# Homework Help: Volume Of Solid Above Axis

1. Mar 11, 2013

### twoski

1. The problem statement, all variables and given/known data

Using disks or washers, find the volume of the solid obtained by rotating the region bounded by the curves y = x^2 and y = 4 about the line y = 4

3. The attempt at a solution

Since y=4 is parallel to the x-axis i assume i should be using the 'washer' method.

The points of intersection are x = 2, x = -2... But when i compute the volume i get the wrong answer.

$V = \pi \int ^{2}_{-2} ( x^{4} - 8 )dx = 1/5 x^{5} - 8x | ^{2}_{-2}$

which results in pi * 64/5 which is apparently wrong...

2. Mar 11, 2013

### LCKurtz

Check your formula for the washer method.

3. Mar 11, 2013

### twoski

edit: Whoops.

Last edited: Mar 11, 2013
4. Mar 11, 2013

### Staff: Mentor

Your integrand is incorrect. The volume of a typical disk (it's not a washer here) is $\pi$radius2*Δx. You are forgetting to square the radius.

5. Mar 11, 2013

### twoski

$V = \pi \int ^{2}_{-2} ( x^{4} - 16 )dx = 1/5 x^{5} - 16x | ^{2}_{-2}$

So evaluating this, i get pi * -256/5, which is wrong... Is there a method for determining the order in which i subtract the two given functions? Since y=4 is above y=x^2 should i be subtracting y=x^2 from it instead?

6. Mar 11, 2013

### LCKurtz

What is the disk radius? What do you get when you square it?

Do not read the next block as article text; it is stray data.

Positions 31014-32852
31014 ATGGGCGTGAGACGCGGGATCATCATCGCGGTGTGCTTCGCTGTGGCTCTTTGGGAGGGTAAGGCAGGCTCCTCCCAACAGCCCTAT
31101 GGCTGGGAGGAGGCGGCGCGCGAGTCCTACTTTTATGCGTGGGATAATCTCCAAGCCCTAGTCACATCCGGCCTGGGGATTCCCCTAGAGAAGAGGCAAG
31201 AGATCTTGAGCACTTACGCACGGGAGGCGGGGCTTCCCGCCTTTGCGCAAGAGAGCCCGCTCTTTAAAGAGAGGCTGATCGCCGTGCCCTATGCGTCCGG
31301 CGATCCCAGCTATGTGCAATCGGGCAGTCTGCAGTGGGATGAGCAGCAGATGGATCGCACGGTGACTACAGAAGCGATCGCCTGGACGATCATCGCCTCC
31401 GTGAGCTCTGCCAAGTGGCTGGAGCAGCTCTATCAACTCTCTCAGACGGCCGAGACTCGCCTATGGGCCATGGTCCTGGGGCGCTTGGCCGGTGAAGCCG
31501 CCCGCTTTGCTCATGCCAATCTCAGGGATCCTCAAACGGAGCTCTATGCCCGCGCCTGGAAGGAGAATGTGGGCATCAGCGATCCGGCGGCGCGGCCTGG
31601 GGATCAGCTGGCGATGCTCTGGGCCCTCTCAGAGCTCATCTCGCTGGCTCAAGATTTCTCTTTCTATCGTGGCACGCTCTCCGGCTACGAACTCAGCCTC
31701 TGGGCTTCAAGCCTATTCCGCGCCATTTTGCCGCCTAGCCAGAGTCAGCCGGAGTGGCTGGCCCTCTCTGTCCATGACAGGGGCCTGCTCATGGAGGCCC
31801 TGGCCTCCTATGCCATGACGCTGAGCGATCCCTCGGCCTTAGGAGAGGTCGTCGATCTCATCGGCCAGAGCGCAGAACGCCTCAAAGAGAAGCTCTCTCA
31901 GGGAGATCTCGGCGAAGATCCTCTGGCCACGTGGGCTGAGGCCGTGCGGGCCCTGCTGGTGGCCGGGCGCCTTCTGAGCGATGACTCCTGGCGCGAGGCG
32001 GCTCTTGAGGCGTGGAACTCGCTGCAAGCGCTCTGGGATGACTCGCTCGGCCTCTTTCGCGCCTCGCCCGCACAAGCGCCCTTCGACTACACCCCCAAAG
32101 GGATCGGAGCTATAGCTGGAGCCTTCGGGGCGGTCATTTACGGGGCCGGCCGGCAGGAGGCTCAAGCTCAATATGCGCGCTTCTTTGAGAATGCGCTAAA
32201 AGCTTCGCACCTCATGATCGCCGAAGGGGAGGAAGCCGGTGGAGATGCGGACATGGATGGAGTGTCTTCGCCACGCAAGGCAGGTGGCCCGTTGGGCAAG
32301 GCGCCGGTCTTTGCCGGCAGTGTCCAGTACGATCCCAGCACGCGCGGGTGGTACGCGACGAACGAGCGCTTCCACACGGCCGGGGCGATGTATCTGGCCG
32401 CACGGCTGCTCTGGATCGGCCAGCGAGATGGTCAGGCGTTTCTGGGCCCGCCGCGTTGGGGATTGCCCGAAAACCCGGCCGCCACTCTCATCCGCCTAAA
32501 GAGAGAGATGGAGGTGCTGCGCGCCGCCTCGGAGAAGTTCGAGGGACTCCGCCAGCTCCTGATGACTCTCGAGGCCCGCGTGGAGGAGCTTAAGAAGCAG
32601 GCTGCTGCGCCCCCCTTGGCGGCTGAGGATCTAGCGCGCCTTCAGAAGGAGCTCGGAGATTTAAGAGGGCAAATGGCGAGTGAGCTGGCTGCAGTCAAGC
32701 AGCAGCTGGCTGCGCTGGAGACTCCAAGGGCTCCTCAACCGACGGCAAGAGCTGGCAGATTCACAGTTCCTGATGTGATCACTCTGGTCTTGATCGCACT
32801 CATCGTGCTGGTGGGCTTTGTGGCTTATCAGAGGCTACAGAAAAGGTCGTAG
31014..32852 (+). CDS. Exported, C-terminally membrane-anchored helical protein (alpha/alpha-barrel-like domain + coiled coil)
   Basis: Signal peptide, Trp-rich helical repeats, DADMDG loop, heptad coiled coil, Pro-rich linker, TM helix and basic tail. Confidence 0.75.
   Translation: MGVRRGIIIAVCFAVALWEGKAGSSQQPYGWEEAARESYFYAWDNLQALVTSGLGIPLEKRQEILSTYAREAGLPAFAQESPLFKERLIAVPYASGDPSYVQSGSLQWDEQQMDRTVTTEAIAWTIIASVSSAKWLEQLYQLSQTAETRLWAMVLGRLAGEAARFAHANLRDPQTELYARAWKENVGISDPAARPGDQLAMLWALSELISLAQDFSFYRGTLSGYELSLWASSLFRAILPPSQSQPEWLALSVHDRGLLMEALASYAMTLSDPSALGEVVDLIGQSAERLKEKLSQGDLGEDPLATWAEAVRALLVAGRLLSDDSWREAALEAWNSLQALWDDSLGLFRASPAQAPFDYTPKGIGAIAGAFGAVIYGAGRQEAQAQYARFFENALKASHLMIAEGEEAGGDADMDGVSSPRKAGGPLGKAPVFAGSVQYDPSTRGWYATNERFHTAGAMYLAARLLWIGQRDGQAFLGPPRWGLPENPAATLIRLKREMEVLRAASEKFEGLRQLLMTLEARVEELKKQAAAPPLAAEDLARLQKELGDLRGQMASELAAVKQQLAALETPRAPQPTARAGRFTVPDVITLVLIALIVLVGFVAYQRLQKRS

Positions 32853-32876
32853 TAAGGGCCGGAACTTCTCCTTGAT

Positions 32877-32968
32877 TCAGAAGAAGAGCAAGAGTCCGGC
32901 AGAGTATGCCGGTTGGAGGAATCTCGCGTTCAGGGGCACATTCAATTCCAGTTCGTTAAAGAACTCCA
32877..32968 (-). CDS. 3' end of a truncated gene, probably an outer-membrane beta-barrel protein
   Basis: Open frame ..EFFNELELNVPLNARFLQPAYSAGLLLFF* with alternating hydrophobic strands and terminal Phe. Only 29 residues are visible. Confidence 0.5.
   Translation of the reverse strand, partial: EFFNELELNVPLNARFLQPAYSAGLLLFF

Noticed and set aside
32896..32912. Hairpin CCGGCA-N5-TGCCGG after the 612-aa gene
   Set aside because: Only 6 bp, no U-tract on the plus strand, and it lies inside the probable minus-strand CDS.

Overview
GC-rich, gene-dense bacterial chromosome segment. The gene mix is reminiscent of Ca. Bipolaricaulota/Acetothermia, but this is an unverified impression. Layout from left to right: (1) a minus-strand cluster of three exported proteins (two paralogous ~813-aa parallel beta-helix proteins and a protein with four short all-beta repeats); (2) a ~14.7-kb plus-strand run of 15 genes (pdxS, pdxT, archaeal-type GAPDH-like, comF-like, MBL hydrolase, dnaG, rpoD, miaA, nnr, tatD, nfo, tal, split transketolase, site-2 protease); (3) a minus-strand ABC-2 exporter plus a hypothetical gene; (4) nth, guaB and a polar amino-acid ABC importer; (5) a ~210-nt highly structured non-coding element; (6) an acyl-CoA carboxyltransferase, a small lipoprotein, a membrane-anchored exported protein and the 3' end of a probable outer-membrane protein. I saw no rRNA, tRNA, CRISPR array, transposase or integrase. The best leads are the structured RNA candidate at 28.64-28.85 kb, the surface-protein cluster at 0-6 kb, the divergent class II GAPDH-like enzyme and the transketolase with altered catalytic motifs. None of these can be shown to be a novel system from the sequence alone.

7. Mar 11, 2013

### slider142

Draw a picture of your region, and draw a single approximate disk of depth Δx. What is its radius?

8. Mar 11, 2013

### twoski

Well if i draw out x^2 and y=4, the distance from the lowest point in x^2 to y=4 is 4. And 4^2 is 16 so i guess i don't follow what you're hinting at.

9. Mar 11, 2013

### slider142

Great, that's the radius at x = 4. However, the radius varies with x. What is the radius r(x) as a function of x ?

10. Mar 11, 2013

### LCKurtz

The vertical distance between two curves is $y_{upper}-y_{lower}$. What is that in this problem? What is its square? That's what goes in the integrand as $\pi r^2dx$.

11. Mar 11, 2013

### twoski

Okay it's 4-x^2 so i guess my order was wrong, if that's what you're getting at?

I forgot order doesn't matter as long as you take the absolute value of your answer (since my result is 256/5 if i shift things around). So i guess 256/5 * pi is correct then?

Am i supposed to be squaring (4-x^2)^2 = (16 - 8x^2 + x^4) or should i be squaring them individually, like (4^2) - ((x^2)^2)?

Last edited: Mar 11, 2013
12. Mar 11, 2013

### Staff: Mentor

This is just the distance between a point on the line and a point on the curve.
You're supposed to square (4 - x2), which would be (4 - x2)2.

13. Mar 11, 2013

### LCKurtz

The answer is in my quoted post.